This species of coffee tree can mostly be found in the Asian nations of India, Bhutan and Nepal.
It is in fact very common to see these trees growing wildly in Nepal, especially in the West.
Unlike some other types of coffee trees, this species seems to be able to hold up against man-made expansions or disturbances.
It continues to grow in areas where derelict buildings are found – which indicates that this tree is tolerant to man-made occurrences and disturbances.
This type of coffee shrub grows only in Western areas of Africa like in Guinea and Gabon.
It seems to be able to grow much more due to the reserves of water and other natural debris that collects around it.
Also known as inhambane coffee, this coffee has very low levels of caffeine, significantly lower than arabica or robusta.
It is primarily found in African areas, such as South Africa, Zimbabwe and Mozambique.
The tree can grow up to around 11 feet tall which makes it one of the smallest ones you can find.
The beans are also much smaller than most others and have a purple/red tint to them when picked.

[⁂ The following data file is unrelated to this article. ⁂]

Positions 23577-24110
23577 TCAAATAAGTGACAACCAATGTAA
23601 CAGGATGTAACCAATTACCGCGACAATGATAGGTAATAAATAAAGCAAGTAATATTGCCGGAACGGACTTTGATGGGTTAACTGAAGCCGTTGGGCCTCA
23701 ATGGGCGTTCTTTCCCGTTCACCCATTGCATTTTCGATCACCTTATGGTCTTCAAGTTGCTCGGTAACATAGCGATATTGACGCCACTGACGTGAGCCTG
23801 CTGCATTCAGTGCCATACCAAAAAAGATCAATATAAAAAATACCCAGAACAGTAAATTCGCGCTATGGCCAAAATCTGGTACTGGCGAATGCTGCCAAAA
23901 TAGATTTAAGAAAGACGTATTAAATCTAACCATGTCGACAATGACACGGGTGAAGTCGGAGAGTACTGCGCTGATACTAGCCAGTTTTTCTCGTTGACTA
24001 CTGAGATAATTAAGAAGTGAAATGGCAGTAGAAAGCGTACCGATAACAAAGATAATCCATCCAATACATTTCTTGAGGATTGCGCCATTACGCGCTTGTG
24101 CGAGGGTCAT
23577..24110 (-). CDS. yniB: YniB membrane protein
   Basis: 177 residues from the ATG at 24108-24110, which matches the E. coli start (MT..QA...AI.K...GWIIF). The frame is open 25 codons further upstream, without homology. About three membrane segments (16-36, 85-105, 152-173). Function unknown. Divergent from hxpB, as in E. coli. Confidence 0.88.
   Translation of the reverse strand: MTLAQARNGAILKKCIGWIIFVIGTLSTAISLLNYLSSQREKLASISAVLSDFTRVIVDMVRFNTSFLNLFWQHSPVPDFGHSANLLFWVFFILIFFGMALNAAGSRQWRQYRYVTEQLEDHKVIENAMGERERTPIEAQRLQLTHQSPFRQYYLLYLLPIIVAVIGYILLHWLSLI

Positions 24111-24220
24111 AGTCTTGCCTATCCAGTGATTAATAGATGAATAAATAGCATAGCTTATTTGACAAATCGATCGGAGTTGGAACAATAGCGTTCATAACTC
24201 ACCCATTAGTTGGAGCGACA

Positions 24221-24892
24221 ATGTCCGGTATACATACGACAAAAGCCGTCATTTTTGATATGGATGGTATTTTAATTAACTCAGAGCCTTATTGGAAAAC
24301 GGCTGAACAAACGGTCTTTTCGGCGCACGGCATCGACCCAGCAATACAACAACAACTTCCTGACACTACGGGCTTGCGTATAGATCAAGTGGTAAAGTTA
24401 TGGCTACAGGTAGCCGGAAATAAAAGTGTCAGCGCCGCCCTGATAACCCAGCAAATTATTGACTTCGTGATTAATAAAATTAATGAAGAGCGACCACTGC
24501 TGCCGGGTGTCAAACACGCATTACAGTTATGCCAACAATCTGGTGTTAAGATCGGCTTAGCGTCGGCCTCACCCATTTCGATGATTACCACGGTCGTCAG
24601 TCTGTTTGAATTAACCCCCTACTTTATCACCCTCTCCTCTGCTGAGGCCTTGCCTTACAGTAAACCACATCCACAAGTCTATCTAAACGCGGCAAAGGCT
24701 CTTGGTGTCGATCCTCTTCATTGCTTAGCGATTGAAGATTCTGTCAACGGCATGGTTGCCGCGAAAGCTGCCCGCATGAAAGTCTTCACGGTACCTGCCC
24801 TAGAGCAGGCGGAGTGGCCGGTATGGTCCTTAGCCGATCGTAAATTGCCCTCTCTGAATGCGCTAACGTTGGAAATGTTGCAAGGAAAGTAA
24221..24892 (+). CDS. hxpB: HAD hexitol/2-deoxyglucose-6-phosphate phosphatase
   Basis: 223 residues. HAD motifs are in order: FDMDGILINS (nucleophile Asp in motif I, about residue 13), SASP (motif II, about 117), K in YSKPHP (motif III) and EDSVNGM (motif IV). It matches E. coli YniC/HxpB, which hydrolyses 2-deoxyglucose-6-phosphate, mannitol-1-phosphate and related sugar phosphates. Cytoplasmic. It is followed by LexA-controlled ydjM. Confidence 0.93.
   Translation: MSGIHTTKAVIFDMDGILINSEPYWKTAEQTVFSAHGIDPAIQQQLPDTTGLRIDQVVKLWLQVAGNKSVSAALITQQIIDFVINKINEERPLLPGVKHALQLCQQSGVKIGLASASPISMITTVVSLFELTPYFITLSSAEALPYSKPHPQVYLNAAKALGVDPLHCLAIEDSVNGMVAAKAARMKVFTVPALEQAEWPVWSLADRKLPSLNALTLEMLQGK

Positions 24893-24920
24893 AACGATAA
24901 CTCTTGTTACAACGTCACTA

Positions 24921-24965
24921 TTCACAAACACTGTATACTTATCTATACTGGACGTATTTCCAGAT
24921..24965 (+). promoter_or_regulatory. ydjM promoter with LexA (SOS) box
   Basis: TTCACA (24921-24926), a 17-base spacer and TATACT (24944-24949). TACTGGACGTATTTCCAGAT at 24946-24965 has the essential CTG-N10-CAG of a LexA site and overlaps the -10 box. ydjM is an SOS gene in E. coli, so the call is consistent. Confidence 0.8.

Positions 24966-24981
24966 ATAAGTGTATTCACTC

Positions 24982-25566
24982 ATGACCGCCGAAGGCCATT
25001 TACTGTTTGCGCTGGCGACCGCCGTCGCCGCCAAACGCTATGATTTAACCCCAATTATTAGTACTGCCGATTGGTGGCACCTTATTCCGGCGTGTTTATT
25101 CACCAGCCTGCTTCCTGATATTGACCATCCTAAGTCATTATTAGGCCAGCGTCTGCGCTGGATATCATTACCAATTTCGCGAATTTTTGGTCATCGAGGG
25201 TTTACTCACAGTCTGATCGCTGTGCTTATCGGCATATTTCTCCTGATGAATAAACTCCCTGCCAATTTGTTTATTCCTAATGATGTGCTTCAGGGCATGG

When the beans are roasted, many consumers of the coffee will add some salt over them.
This makes the beans much more taste-friendly for foods that contain coffee.
Sierra Leone or Highland coffee are other names that have been given to this type of coffee.
It is native to West African areas and the color of the beans is very deep and dark purple.
It has a medium acidic finish and tastes much sweeter than other coffees with a fruity smell and taste.
In the 19th century, it was reported that this coffee when roasted and made into a beverage tasted superior to all other coffees, irrelevant of how good the other coffees were listed to have been.